In 1818, when Frankenstein, or the Modern Prometheus was published for the first time, Mary Shelley could not have imagined the monster she was unleashing on the world. The creature in Shelley’s novel is remarkably sympathetic and an eloquent speaker, capable of measured, intelligent, and articulate argument.  But based on Boris Karloff’s 1931 film performance and confirmed by countless other films, comics, and illustrations, the general perception today is that Frankenstein’s creature is a “monster” who grunts or speaks—if he talks at all—in disjointed monosyllables.

Why has popular culture largely denied the creature his reasonable voice? This symposium brings together four scholars and the curator and bibliographer of The New York Public Library’s Carl H. Pforzheimer Collection to reflect on graphic and film representations of the “monster” from the past two centuries. The first half of the day will feature presentations on key visual adaptations of the creature, while the latter half will engage questions about what these appearances mean for understanding him as a political and historical subject.

Yana Dimitrova and Angela Washko: Cheap Paradise of Familiar Tasks and Places
Opening reception: August 19th, 6:30 pm on
Flux Factory 

Consider escaping your common, everyday tasks and places without using your common, everyday devices. Through installation, painting, drawing, and video, Yana Dimitrova and Angela Washko portray the mundane patterns and structures of everyday experience and consider models of living that exist outside of our “to-buy-is-to-gratify” mentality. Stripping fast food architecture and smart phone technology of it’s branding and context, Washko and Dimitrova present what remains – hollow monuments to consumer culture.

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AN INTERVIEW WITH STEPHEN CLARKE BY MATT MOWATT.

Stephen Clarke, a British journalist and novelist, has lived in Paris for more than a decade and worked in a variety of trades including BBC comedy and creative lexicography. He has published many novels, one being the hugely successful A Year in the Merde, chronicling the adventures of Paul West, a gaffe prone Brit in Paris. The autobiographical tone of the work confused some folks who thought Stephen had indeed dealt with things like a naked landlady, but not enough to dampen the success which produced four more books in the Merde series alone. He currently lives in Paris where he is writing and actively seeking a rock band to play bass in.

Matt Mowatt: You wrote three novels before self-publishing A Year in the Merde. Do these novels carry the same tone and humor as your other books?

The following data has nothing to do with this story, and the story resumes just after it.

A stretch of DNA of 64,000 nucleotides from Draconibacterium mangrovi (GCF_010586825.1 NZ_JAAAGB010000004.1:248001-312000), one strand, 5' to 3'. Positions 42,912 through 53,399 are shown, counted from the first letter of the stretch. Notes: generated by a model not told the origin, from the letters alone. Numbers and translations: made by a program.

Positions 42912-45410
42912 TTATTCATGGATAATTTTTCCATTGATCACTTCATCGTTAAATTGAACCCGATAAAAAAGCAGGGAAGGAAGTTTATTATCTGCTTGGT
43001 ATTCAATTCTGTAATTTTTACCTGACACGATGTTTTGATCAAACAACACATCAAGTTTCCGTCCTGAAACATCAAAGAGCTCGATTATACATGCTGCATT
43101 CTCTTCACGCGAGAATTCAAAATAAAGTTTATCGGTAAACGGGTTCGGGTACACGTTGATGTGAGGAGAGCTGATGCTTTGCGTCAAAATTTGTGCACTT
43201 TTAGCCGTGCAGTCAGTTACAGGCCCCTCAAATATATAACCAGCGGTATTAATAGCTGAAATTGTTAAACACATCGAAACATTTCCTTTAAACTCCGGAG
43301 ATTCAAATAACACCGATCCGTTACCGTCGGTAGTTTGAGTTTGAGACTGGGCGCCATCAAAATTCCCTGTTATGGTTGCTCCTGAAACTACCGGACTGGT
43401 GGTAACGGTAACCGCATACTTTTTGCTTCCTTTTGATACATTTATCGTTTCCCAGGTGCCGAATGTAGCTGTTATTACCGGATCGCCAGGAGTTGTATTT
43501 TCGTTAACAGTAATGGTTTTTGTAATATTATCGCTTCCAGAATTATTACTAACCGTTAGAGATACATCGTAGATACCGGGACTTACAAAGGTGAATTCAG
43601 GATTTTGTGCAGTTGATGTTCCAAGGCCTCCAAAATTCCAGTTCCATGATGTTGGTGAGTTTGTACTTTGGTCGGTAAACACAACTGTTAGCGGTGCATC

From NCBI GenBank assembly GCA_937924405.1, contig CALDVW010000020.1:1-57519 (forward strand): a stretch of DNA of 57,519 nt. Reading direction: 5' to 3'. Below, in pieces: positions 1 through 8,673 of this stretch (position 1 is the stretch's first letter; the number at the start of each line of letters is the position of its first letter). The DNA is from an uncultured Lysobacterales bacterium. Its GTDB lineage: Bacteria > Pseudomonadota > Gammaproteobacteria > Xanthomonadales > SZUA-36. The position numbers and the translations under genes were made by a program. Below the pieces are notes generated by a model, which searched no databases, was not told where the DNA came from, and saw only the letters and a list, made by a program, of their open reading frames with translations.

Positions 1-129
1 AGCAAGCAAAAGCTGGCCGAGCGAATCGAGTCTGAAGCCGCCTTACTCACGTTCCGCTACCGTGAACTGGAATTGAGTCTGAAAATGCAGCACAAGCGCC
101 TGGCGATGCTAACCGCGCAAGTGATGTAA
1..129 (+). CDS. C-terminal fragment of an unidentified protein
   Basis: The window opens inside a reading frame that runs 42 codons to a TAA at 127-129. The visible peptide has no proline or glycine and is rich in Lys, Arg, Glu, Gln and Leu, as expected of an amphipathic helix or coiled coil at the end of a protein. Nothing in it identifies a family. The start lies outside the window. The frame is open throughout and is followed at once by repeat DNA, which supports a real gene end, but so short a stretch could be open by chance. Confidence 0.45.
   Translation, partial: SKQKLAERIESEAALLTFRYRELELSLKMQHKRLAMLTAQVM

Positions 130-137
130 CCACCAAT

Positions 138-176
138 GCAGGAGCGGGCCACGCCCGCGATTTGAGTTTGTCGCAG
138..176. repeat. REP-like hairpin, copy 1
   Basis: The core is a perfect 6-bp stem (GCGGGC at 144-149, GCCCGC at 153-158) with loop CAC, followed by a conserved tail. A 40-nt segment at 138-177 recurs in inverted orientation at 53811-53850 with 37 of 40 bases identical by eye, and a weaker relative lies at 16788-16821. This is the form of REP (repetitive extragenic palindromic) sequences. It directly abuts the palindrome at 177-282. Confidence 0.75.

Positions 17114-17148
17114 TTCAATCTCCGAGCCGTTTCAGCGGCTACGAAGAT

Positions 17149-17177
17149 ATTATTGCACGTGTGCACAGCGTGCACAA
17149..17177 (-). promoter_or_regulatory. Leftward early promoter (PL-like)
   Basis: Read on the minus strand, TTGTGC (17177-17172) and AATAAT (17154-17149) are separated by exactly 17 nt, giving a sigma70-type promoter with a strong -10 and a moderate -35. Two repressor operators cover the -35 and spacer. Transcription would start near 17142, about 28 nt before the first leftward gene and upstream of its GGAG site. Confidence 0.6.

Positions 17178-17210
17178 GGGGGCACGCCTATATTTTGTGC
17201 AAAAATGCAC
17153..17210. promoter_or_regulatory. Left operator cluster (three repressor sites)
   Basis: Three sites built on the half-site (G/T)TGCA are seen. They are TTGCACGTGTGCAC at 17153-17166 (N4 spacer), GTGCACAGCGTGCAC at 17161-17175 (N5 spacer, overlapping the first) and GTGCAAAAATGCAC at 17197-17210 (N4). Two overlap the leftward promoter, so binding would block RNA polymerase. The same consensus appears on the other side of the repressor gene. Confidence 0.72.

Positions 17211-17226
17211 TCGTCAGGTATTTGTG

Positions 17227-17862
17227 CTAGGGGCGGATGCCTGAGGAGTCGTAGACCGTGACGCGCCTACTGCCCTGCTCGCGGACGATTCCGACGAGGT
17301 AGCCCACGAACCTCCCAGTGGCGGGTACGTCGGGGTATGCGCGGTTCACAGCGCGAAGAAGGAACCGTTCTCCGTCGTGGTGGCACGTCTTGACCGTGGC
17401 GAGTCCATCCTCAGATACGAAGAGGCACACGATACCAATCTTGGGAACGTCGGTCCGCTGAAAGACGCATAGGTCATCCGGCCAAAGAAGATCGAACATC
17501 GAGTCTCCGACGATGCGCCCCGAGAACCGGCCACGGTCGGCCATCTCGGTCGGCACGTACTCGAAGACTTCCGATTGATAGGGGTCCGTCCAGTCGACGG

Stephen Clarke: They carry basically the same humor because it’s my humor. One of them was a prototype of A Year in the Merde, and that one was called Who Killed Beano? He [the character] was like Paul West except he was living in my hometown, and he was a bit more grungy, more into drugs and alcohol. The other book I called at the time Beam Me Up – it just came out actually, under the title, A Brief History of the Future. It’s a third person narrator, more of a toned-down, ironic, comedy sci-fi. It’s not like spacemen or anything; it’s in the here and now. It’s about a bloke from my hometown in Bournemouth who goes to New York and finds someone’s invented a very simple teleportation machine, but only for objects; he brings it back to Bournemouth and causes complete criminal anarchy like teleporting drugs directly into people’s nostrils.

Matt Mowatt: Is this your first attempt at sci-fi?

SC: Well, I suppose it’s my only attempt. I mean it wasn’t really even sci-fi. It’s just what would happen if someone really did create this thing. And, working as a journalist, I realized that half of the science stories I was working on were about some scientist somewhere who tried to invent teleportation or some other technology related to Star Trek, and I was thinking, “Why are they trying to make all of this Star Trek stuff come true?” So, in the novel [A Brief History of the Future] someone has made this Star Trek machine real and the chaos it would cause if teleportation were really possible (which it almost certainly isn’t because, apparently, in quantum mechanics you can’t make these things happen).

Matt Mowatt: There wouldn’t be parking lots anymore.

SC: No, but I think breaking down your car into its molecules and reassembling it wouldn’t be very good for the engine.

Matt Mowatt: A Year in the Merde has certainly put you on the map as a popular writer, but do you feel that your two other self-published books have been eclipsed by it’s success?